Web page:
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Chapter 2. Stage Fright > Why You're Afraid - Pg. 12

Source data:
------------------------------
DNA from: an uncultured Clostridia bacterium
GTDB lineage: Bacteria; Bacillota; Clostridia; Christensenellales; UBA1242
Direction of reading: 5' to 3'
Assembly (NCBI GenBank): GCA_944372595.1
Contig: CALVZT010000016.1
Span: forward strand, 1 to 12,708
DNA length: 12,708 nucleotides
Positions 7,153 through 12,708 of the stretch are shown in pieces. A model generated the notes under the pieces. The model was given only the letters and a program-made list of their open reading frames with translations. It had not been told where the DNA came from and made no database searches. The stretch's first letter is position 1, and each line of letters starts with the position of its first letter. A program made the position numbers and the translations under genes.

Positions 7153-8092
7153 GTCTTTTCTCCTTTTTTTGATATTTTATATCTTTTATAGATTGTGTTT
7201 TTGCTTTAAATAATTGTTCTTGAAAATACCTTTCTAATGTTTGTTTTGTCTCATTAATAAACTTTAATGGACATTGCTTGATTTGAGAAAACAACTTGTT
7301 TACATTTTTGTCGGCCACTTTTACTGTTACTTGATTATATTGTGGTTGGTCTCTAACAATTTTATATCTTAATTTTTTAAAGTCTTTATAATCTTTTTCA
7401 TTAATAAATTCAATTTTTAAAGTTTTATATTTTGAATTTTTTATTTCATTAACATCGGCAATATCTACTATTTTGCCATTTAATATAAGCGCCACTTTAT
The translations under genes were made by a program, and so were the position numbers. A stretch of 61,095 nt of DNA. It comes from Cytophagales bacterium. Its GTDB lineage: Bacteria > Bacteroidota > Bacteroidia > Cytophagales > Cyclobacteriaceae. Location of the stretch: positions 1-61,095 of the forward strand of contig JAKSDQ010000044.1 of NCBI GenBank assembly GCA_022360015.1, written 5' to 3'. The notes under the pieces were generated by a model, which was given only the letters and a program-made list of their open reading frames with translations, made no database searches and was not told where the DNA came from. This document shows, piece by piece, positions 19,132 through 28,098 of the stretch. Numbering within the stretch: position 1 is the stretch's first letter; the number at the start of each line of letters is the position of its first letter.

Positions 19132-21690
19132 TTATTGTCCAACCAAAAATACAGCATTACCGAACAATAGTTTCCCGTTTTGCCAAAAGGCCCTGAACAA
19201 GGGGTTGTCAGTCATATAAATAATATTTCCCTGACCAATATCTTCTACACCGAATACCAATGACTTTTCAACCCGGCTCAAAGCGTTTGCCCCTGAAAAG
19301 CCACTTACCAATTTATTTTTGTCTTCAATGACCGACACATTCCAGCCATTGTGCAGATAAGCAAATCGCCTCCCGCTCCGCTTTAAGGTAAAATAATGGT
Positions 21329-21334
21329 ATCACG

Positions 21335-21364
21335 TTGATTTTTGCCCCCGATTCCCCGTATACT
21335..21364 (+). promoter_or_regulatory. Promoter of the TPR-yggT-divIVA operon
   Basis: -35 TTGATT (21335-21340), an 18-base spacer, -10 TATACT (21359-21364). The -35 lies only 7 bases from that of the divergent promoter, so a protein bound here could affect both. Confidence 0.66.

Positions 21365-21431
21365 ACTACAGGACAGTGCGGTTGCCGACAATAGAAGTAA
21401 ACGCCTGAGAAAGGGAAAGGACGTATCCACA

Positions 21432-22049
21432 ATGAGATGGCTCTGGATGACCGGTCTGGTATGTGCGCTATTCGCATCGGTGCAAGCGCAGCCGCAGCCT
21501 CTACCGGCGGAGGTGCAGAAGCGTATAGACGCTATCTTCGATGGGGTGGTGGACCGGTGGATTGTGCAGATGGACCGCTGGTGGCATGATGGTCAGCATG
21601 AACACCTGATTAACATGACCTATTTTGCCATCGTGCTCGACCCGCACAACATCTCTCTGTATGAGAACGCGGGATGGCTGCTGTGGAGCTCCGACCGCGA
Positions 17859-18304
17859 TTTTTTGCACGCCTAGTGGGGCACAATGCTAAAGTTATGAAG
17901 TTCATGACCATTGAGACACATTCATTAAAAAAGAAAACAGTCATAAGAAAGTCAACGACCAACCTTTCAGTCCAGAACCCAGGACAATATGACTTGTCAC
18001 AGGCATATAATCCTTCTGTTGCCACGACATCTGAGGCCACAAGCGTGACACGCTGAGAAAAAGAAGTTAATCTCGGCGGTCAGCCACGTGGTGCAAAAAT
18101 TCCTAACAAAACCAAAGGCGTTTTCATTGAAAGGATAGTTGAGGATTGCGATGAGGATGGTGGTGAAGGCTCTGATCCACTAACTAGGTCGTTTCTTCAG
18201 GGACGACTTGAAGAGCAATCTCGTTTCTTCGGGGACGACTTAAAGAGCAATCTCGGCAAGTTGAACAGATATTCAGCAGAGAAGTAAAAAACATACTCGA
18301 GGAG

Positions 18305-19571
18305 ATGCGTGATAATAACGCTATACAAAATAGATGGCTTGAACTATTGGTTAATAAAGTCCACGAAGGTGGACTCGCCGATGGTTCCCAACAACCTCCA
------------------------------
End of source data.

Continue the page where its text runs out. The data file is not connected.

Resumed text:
Stage Fright 12 · Give speeches as often as you can."Right, Rozakis," you mutter. "Like I'm going to ask for this again and again? Is this The Complete Masochist's Guide to Public Speaking? It's bad enough I have to do it once." As with anything else, practice makes perfect. Confidence in public speaking is built by experience. When I wrote this book, I had been teaching for more than 20 years. I'd done many, many live speeches in front of both large and small groups, but I'd never been on television. When my Com- plete Idiot's Guides started selling, I got lots of calls from television shows. Suddenly, I had to do the media thing. The first few shows were terrifying, but by the time I appeared on the fifth or sixth one, I started to relax. Now I really enjoy the experience, from the bagels and juice in the "Green Room" to the on-air chat with the host. In some cases, I've even asked to go back on the same show again (with a new book) because I had such a pleasant time with the host! (Maury Povich, Donna Hanover, and the crew from 20/20 were all especially gracious.) Fear of Failure Stage fright arises in part from a fear of doing poorly. You think, "I'll make a fool of myself in front of my friends!" Even worse, you may be afraid of making a jerk of yourself in front of someone specific, such as your spouse or your boss. Try these two ways to overcome this kind of stage fright: Class Act How often should you speak in public to raise your confidence level? Aim for at least one major speech a month. · Fight it.Yes, you're scared out of your wits, but unless you show it, no one will know it. After all, you're under no obligation to reveal your feelings. Don't say, "I just want to tell you how nervous I am," or "You wouldn't believe how upset I am about speaking in front of you." You may think that your fear is written all over your face. In nearly all cases, it isn't--unless you deliberately reveal it. · Visualize success.Ever hear about self-fulfilling prophecies? They take place when you talk yourself into something. For example, if you assume that you are going to do a bad job behind the podium, you'll very likely undermine your speaking performance. Instead of talking yourself into something that will create more fear and less confidence, talk yourself into something that will create less fear and more confidence. Imagine yourself making the perfect speech. Control your mental image of yourself; tap all your confidence. Realize that even though you may not bewitch the crowd with your silver-tongued orations, there is still a reason they asked you rather than the schleps in the audience. Fear That Your Speech Stinks "My speech isn't good enough. My material is terrible." This is the easiest fear to overcome because you are in total control of the speech. You wrote it; you know it cold. Nonetheless, here are some methods you can use to overcome this kind of thinking: